Inflation is pushing Japan into a new era that could boost equities by encouraging more households to draw savings from low-interest bank deposits, the head of the country’s stock exchange operator said.
Hiromi Yamaji, president of the JPX group that controls the Tokyo and Osaka stock exchanges, said he expected many Japanese to stop sitting on so much money — the country’s households have amassed ¥1 trillion ($7 trillion) in bank savings – and looking to the stock markets for better returns in response to rising housing costs.
“They sense inflation coming on. . . cash was king when there was deflation. But if inflation comes, they have to be prepared,” Yamaji said in an interview.
Exchange-traded funds would likely be a first entry into stocks for many, said Yamaji, who became head of JPX this year and is trying to make the stock market more attractive to individual investors who have long viewed it as too risky.
Since the burst of the country’s economic bubble more than three decades ago, many Japanese have been very skeptical about holding equities, while years of stagnant prices led households to overlook the fact that bank deposits yielded almost no returns.
“They didn’t care even if it didn’t bring any returns,” said Yamaji. “But once inflation kicks in . . . they have to be willing to hedge against inflation and it’s very clear that deposits don’t give you enough returns to hedge against.’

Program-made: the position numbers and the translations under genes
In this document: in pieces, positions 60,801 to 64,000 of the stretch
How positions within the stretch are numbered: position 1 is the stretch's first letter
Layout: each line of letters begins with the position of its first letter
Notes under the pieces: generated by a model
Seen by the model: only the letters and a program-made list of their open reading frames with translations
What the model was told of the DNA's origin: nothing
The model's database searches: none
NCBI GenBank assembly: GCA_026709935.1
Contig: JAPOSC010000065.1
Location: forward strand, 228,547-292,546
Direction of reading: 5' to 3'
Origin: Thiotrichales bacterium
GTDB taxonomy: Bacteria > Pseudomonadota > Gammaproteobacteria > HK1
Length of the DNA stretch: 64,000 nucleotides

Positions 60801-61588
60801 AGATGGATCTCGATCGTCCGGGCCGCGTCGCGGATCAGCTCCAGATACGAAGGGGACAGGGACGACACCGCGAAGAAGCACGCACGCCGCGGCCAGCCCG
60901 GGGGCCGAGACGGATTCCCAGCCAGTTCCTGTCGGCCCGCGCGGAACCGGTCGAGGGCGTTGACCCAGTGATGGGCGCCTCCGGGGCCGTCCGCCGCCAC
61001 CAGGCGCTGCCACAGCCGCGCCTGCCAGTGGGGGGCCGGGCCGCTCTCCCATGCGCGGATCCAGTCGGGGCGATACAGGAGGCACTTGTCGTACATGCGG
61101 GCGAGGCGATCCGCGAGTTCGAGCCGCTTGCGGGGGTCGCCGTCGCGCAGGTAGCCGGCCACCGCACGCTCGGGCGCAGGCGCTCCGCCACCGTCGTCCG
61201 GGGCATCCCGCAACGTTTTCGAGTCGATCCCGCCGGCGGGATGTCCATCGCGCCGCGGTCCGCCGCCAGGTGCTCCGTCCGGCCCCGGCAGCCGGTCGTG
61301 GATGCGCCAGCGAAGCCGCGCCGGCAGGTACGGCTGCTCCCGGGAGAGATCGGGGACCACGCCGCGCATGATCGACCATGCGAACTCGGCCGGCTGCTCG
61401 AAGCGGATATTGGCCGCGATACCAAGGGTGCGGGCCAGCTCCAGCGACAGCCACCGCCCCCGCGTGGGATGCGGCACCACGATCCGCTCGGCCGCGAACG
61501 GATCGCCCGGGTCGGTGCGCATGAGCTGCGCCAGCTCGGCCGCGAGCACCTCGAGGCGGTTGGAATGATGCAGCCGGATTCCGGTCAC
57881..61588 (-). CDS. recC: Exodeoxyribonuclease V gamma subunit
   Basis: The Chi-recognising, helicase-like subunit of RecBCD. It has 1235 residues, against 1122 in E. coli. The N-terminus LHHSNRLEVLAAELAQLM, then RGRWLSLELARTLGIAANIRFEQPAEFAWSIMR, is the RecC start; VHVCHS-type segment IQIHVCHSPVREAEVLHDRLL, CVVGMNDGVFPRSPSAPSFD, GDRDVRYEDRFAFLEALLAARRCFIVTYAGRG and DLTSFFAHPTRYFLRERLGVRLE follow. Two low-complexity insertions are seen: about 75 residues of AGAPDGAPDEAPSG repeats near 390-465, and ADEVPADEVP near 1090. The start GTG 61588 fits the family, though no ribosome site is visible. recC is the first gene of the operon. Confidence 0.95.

Japan’s core measure of consumer inflation, which excludes fresh food and energy, rose more than 4 percent in April for the first time in nearly 42 years.
With prices rising more broadly, market expectations are building that Kazuo Ueda, the new governor of the Bank of Japan, will gradually shift to winding down decades of ultra-loose monetary policy.
At the same time, Japanese stock markets have returned to levels not seen in 33 years. The broad Topix index is up 14.5 percent this year, which investors say is due in part to JPX’s efforts under Yamaji to push companies harder to improve capital efficiency and increase business value.
However, the increase is mainly due to foreign funds, while domestic Japanese investors – especially the retail sector – have been much more cautious.
Yamaji suggested that Japan’s attitude to investing in the stock market would also change as the generation that lost money in the bubble of the 1980s reached old age.
“There was a generation that had the very bad experience of the bubble bursting, but it was 35 years ago, but the number of people who had that bad experience is decreasing,” he said, while a younger generation of investors are less cautious. about diverting more savings into risky assets.
Since 2014, about 17 million Japanese have opened a tax-sheltered investment product known as Nisa. The stock market has since risen about 50 percent, leaving a younger generation of investors with significant unrealized gains, Yamaji said.
Starting next year, the government will significantly broaden the investment scheme, allowing investors to purchase shares of up to ¥3.6 million annually using the Nisa account and raising the expectation that the shift from cash savings to equity investments will accelerate.